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February 03 2012

14:03

#newsrw: Ten facts and figures learnt in the paid-for content models session

One of the sessions at news:rewired – media in motion looked at paid-for content models, tackling the question of how to make money to pay for digital journalism.

The panellists were: François Nel, researcher, academic and consultant on newsroom and digital business innovation; Tom Standage, digital editor, the Economist; Chris Newell, founder, ImpulsePay; Alex Watson, head of app development, Dennis Publishing

Here are 10 facts and figures from the session:

1. Dennis Publishing has had 3.5 million app downloads since the launch off Apple’s Newsstand on 12 October, Alex Watson told news:rewired delegates.

2. Since the launch of Newsstand, purchases within the App Store have generated $400,000 for Dennis Publishing, publisher of The Week magazine. That is the figure after paying Apple’s 30 per cent cut and VAT.

3. A typical Dennis Publishing page-turning PDF app generated 47,000 app downloads between October and February, resulting in $16,000 of revenue. Richer iPad apps with video, for example, generated 53,000 app downloads and $100,000 in revenue.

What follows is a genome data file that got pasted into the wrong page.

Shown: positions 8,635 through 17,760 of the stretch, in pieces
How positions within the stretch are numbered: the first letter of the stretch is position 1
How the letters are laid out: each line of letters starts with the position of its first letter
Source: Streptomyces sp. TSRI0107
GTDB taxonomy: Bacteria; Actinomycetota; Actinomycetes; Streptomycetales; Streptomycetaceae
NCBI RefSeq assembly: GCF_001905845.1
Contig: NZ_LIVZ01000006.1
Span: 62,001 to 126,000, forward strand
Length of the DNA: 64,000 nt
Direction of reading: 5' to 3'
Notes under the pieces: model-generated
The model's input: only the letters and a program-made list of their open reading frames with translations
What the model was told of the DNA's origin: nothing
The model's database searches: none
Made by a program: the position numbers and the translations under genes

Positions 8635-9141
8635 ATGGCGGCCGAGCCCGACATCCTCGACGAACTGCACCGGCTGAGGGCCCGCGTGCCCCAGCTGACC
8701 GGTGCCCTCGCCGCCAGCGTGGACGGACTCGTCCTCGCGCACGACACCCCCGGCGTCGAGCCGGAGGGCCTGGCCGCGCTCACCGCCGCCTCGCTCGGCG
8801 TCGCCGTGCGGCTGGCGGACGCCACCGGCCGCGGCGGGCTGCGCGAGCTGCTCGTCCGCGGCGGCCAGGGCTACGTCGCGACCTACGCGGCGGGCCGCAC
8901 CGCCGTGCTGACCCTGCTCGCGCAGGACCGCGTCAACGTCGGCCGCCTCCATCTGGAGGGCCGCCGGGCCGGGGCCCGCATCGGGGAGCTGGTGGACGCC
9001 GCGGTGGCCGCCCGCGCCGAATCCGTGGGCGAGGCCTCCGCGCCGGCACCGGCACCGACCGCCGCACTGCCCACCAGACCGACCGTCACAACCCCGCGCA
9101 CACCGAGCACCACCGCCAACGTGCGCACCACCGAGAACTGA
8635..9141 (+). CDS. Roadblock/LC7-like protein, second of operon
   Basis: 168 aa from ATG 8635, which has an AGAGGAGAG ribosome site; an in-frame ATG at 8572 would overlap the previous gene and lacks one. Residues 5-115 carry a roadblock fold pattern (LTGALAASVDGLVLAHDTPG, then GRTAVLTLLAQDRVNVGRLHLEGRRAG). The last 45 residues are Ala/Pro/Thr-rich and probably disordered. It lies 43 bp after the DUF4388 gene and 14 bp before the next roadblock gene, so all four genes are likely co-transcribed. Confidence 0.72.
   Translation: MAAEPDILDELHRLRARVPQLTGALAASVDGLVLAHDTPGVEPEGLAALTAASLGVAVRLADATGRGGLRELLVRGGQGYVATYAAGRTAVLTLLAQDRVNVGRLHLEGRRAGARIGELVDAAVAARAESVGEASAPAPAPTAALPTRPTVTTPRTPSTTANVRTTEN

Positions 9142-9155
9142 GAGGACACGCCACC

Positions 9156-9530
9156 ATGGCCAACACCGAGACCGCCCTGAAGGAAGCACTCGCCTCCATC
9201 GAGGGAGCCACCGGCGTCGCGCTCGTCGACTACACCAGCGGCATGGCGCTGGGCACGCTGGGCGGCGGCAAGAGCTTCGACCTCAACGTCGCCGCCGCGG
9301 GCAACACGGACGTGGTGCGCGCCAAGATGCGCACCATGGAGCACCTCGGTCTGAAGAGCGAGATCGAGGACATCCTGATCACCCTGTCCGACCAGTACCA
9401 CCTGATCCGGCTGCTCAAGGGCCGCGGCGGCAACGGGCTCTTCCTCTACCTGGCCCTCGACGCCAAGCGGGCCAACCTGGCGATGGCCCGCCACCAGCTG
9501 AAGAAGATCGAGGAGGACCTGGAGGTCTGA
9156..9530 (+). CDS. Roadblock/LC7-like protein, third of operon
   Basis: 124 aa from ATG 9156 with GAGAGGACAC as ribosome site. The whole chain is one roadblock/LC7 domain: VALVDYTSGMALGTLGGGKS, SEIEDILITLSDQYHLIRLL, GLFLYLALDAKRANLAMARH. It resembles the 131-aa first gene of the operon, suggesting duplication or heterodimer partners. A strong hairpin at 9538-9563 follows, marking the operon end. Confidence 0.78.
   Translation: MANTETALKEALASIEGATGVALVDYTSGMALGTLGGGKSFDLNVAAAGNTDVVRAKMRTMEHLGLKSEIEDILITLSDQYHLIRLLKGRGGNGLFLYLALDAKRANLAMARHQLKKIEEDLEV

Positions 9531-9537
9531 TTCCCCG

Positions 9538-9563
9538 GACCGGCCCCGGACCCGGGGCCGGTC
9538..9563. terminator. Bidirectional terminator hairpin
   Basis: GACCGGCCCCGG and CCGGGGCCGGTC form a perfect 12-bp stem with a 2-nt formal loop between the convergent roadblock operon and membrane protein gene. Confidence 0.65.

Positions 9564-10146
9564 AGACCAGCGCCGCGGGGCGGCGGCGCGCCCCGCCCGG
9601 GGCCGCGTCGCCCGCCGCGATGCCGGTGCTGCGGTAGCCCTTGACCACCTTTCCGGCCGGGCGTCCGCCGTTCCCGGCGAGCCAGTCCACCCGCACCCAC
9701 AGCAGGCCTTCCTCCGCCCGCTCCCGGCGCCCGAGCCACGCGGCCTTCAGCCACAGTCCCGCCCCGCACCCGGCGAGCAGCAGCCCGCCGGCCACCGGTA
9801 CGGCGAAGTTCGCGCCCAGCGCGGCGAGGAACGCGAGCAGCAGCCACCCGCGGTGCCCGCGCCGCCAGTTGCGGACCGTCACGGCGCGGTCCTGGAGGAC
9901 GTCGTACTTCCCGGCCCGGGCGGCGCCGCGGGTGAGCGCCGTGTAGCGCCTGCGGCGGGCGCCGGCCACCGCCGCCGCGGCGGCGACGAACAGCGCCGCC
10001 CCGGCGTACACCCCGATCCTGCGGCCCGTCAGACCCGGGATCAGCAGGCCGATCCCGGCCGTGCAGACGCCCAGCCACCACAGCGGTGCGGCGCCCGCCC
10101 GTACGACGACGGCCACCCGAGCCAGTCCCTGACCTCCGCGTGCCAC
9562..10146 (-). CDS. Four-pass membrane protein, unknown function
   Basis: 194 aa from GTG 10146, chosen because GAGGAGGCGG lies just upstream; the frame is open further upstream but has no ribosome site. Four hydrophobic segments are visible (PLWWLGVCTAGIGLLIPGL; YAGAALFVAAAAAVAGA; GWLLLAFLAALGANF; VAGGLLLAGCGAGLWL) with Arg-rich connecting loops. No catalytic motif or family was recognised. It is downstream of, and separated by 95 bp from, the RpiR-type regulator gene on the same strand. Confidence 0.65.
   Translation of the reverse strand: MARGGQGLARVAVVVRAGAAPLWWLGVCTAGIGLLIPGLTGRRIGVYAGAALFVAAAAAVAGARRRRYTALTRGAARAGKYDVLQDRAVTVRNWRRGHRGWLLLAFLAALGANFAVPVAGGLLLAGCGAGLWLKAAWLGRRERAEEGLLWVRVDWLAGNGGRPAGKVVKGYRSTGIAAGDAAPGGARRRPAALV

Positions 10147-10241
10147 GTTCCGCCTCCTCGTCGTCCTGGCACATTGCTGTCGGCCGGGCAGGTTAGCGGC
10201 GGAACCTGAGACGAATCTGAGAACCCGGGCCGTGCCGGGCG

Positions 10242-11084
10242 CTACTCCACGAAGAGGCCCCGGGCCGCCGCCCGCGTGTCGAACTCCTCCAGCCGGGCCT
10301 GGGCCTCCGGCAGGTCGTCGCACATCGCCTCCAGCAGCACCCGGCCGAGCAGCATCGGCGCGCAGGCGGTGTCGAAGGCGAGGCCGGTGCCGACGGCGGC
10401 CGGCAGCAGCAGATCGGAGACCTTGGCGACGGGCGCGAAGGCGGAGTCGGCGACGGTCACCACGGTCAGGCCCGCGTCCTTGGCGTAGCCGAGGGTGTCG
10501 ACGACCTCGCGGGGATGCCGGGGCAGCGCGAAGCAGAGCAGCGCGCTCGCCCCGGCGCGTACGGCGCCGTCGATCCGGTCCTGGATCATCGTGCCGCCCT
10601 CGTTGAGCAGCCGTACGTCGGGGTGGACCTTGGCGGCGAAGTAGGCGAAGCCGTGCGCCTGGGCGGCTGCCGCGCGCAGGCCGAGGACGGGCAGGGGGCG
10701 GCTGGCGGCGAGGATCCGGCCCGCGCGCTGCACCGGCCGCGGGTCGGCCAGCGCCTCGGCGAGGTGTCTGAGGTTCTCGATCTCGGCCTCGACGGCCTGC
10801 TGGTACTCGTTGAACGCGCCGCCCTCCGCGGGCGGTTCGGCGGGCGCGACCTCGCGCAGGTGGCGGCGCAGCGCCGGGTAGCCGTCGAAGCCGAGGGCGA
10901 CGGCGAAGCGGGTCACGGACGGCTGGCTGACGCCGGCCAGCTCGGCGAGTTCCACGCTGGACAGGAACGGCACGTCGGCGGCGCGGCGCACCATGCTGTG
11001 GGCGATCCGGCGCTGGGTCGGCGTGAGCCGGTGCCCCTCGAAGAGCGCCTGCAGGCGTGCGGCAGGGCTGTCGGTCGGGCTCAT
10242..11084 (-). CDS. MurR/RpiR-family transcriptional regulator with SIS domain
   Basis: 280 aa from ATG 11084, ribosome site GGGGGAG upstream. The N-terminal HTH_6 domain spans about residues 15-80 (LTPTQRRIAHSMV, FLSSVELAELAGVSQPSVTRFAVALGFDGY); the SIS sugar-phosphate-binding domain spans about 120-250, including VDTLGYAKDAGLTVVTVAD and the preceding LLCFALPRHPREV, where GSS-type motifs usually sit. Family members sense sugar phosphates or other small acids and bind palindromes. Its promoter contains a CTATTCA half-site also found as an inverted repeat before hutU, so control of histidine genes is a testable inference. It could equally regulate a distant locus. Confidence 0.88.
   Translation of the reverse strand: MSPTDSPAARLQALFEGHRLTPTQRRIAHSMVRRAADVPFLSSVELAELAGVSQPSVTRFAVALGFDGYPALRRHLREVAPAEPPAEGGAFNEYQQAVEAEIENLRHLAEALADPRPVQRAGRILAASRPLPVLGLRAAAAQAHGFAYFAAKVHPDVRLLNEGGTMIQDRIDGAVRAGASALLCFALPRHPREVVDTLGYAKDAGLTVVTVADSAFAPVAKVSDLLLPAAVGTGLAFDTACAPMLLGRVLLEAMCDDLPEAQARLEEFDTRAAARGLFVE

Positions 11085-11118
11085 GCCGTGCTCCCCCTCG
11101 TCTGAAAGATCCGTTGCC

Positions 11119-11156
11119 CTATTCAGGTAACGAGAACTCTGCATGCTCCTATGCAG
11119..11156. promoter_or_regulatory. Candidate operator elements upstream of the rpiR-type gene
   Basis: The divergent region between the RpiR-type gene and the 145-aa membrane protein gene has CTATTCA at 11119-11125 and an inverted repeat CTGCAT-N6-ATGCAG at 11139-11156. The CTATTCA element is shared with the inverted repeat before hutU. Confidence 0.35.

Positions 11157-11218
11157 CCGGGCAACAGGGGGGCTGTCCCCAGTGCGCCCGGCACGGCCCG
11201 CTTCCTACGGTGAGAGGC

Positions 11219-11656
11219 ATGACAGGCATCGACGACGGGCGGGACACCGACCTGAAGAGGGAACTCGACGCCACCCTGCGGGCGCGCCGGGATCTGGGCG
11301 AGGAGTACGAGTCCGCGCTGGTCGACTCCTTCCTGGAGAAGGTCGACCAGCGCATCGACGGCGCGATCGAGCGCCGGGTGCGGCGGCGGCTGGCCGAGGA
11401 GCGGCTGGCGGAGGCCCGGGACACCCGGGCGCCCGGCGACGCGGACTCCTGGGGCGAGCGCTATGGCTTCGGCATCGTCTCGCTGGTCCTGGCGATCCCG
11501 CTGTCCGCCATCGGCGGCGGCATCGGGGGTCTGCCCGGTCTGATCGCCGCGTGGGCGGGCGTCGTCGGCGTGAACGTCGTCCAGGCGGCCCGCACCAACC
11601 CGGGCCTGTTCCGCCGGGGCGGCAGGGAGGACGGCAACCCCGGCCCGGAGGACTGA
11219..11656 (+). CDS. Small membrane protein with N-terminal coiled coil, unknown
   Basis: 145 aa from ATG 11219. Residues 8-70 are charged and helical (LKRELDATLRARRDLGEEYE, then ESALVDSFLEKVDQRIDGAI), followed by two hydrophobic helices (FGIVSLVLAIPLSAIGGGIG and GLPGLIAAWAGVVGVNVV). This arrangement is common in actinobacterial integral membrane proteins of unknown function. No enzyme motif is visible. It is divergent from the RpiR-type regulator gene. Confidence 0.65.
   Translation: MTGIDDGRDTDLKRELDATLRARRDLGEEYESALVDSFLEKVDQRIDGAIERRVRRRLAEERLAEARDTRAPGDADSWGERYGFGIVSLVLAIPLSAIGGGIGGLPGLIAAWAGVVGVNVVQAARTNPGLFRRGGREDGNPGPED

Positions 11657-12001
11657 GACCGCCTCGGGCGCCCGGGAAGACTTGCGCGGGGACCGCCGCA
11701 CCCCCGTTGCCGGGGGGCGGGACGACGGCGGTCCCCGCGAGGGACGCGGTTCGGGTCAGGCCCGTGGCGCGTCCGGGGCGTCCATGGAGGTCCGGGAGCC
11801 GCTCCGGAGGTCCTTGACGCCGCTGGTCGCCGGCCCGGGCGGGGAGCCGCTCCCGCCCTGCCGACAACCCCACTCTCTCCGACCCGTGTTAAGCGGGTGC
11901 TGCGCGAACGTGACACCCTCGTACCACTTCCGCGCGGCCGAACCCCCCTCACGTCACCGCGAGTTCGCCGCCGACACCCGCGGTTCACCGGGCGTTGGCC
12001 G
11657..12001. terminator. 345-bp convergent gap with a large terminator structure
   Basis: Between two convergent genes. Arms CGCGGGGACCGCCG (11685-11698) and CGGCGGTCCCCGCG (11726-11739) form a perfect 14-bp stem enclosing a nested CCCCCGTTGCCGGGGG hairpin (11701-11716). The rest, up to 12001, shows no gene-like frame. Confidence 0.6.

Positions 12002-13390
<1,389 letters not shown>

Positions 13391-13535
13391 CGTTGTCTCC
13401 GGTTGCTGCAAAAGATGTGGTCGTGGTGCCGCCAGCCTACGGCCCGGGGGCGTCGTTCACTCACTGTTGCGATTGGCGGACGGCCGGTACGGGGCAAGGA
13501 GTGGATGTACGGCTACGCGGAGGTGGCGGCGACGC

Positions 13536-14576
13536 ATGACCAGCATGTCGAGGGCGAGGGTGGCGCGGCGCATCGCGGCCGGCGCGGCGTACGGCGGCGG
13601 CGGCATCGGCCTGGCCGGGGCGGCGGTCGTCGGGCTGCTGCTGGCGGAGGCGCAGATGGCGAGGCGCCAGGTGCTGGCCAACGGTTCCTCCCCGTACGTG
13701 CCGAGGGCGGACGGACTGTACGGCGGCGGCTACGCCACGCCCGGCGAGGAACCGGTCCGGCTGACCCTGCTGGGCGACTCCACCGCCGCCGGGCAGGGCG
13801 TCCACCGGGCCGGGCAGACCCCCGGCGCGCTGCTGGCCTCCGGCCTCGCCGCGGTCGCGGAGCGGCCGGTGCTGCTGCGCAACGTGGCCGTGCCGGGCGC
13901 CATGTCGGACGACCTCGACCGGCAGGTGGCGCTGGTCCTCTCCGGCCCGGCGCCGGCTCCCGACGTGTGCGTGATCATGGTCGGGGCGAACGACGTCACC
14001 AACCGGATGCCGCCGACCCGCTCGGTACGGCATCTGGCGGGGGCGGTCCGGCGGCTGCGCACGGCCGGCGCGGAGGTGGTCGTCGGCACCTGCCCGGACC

4. Tom Standage: The Economist “is looking at creating an HTML5 web app” that can be used across devices.

5. “What we sell is the feeling of being informed when you get to the end of it,” said Tom Standage, digital editor of the Economist.

6. 300,000 out of the Economist’s one million print subscribers are using the Economist’s apps.

7. In two years more than 70 per cent of subscribers to the Economist expect to be reading the publication digitally.

8. 77 per cent of digital subscribers to the Economist are new readers, said Tom Standage.

9. Chris Newell: 90 per cent people complete transactions with PayForIt, a mobile payment system. That compares with 50 per cent when asked to pay by PayPal.

10. François Nel looked at the Daily Mail versus Guardian, two leading titles with two different approaches.

The Daily Mail has experienced one of lowest declines in print circulation, while online has seen a “meteoric rise” of 60 per cent year-on-year. The Mail has focused on its website, not on offering lots of different digital platforms.

The Guardian, meanwhile, has seen a 14 per cent decline in print while offering content on many different digital platforms.

The difference between the Daily Mail and Guardian is that the Mail uses “digital channels to supplement” print; the Guardian, with its many digital platforms, offers a “substitute for print”, François Nel said.

Don't be the product, buy the product!

Schweinderl